At present IGNOU is operating practically in every nook and corner of Kashmir Division through a network of 29 centers, comprising 9 Study Centers, 15 Programme Centers and 4 Special Study Centers. Almost every district of Kashmir Division including Leh & Kargil has presence of IGNOU learner support centers. In an attempt to reach the unreached we have already established special study centres for women and masses living in remote areas and are in the process of establishing similar centres for physically challenged, people belonging to far flung areas.

For the capacity building and strengthening of the conventional education system, a new convergence scheme has been conceived jointly by UGC, IGNOU, Distance Education Council and AICTE under the guidance of the Ministry of Human Resources Development. Its objective is to achieve the projected target of the 11th Plan of increasing higher education access rate to15th % by 2012 from the current 10%, by making the optimal use of the strengths of the conventional and ODL systems. Under this scheme so far 359 conventional higher education institutions have enrolled over 10,00 students. In Kashmir 2 partner institutions are already operational under the scheme, which include the College of Education and the Women’s College, MA Road adjacent to it. A number of other institutions of the valley are being covered under this scheme.

To provide a gateway to on line education, online admission and free of cost internet facility at the doorsteps of the students, the university has launched an ambitious project of providing state of the art kiosk facility with latest computing, and broadband internet facility with adequate power back to our study centres. At the regional Centre and Amar Singh College the facility is already in place. At Degree College Kupwara and Degree College Kargil it would be operational next week. Very soon the facility would be extended to other centres also. Ultimate plan is to link the entire IGNOU network in the valley with our Hqrs. at Delhi.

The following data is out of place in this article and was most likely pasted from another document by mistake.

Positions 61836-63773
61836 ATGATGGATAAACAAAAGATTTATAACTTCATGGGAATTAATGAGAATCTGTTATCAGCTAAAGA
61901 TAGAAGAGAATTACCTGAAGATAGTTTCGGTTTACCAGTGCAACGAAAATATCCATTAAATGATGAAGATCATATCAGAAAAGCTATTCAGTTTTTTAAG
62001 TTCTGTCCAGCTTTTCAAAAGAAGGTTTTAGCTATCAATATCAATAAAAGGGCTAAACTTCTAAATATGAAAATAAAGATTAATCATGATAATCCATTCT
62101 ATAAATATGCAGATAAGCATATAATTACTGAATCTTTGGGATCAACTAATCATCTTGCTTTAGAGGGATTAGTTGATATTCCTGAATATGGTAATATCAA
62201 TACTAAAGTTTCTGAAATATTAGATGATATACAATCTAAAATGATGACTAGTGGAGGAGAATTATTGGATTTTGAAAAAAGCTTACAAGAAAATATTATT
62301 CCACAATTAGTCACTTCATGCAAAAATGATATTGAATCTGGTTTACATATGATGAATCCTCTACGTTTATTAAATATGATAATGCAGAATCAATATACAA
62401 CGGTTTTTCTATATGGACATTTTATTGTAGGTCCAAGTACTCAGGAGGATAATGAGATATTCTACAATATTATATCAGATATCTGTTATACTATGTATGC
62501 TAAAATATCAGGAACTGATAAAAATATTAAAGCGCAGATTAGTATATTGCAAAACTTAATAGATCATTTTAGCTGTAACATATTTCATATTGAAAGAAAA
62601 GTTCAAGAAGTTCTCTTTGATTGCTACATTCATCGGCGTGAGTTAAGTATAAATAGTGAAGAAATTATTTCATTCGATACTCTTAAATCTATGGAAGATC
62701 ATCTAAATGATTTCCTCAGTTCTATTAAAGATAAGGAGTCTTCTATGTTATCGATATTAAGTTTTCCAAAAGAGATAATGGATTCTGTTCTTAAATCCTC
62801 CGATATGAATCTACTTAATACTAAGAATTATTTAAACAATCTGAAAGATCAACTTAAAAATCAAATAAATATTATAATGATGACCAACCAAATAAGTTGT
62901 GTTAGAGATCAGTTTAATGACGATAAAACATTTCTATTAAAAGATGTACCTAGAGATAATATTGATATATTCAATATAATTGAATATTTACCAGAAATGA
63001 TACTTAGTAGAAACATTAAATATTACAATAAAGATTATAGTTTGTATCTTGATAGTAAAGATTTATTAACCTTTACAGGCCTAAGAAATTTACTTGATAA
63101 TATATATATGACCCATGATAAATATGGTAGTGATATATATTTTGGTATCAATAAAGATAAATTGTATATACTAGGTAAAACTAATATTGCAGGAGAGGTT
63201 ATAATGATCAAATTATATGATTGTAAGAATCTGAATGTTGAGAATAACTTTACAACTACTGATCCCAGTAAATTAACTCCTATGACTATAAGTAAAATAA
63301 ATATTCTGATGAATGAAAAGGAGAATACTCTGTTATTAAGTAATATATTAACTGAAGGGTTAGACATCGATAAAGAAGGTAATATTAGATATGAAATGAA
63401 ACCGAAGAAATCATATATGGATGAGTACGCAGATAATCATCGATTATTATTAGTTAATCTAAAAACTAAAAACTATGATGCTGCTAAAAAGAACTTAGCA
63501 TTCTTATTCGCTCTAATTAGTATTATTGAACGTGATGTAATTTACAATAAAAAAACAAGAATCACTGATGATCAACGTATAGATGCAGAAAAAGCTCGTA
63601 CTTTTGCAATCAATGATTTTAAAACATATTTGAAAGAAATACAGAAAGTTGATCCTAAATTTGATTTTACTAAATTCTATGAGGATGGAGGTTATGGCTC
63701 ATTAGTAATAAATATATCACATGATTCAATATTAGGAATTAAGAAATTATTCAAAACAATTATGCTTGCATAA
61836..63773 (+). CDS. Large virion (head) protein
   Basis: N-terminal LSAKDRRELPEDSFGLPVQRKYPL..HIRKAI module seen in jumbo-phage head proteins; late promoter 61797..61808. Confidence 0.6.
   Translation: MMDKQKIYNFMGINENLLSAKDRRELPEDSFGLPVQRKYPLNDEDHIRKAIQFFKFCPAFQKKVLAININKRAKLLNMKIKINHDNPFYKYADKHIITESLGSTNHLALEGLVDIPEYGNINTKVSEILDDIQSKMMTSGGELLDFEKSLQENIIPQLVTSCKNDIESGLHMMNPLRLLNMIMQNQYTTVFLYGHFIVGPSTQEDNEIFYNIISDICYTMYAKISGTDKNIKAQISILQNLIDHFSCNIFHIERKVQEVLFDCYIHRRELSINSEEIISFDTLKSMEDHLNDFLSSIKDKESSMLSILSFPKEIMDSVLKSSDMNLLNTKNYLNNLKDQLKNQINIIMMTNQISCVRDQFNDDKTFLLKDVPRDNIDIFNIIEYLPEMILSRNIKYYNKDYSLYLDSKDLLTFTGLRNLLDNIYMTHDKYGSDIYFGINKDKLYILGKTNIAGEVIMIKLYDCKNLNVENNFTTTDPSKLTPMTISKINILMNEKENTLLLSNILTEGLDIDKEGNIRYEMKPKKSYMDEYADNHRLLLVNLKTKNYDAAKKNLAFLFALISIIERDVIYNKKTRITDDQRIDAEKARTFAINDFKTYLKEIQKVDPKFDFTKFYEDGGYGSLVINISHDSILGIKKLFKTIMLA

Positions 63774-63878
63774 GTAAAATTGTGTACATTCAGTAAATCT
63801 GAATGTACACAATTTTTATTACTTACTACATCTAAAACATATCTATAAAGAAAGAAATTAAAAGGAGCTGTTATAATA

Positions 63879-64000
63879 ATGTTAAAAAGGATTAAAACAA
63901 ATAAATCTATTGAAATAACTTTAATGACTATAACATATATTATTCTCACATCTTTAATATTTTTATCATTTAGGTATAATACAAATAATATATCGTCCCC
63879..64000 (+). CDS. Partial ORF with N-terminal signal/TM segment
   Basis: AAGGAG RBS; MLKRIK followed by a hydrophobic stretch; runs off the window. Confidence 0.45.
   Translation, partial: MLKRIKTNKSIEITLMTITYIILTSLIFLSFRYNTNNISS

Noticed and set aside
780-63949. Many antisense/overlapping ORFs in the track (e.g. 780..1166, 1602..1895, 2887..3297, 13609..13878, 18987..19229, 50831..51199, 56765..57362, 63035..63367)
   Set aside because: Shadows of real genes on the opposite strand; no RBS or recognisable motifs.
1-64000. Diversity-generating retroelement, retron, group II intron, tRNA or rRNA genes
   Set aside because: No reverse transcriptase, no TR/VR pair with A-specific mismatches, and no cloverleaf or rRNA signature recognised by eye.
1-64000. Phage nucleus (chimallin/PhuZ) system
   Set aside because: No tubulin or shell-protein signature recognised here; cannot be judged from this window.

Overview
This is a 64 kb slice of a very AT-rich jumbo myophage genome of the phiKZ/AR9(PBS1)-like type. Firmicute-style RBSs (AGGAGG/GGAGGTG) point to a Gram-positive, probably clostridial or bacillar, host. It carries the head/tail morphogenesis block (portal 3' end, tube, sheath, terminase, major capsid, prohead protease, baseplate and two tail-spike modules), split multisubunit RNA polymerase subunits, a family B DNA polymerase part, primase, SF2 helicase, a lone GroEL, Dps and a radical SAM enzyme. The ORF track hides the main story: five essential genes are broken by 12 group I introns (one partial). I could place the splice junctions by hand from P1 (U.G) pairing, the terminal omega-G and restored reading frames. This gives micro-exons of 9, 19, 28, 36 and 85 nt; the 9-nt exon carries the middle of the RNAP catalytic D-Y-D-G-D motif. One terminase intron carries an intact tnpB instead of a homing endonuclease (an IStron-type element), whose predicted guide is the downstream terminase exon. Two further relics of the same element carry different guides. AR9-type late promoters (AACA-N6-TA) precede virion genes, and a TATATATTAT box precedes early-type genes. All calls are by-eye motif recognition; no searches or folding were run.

Our recent initiates of walk in admissions and online admissions are showing encouraging results. We are soon introducing on line and on demand examination facility for our students. The educational system in the valley is going to witness the dawn of new era as a full-fledged FM radio station is being set up very soon at Srinagar exclusively for education, training and development in Kashmir. It would be used to broadcast programmes not only for IGNOU students but also for those pursuing school, higher, technical and professional education in valley. The entire equipment has already reached Srinagar. The station is scheduled to be become operational by April this year.

The indications are that a culture of distance and open education has started developing in the J&K State. Realizing the potential and significance of ODL in the State, the government has already established the State Open School in collaboration with the National Institute of Open Schooling. The State is seriously considering the establishment of a State Open University for which the technical and financial support is being provided by IGNOU, being the statutory of Open and Distance Education in the country.

(Kashmir Images)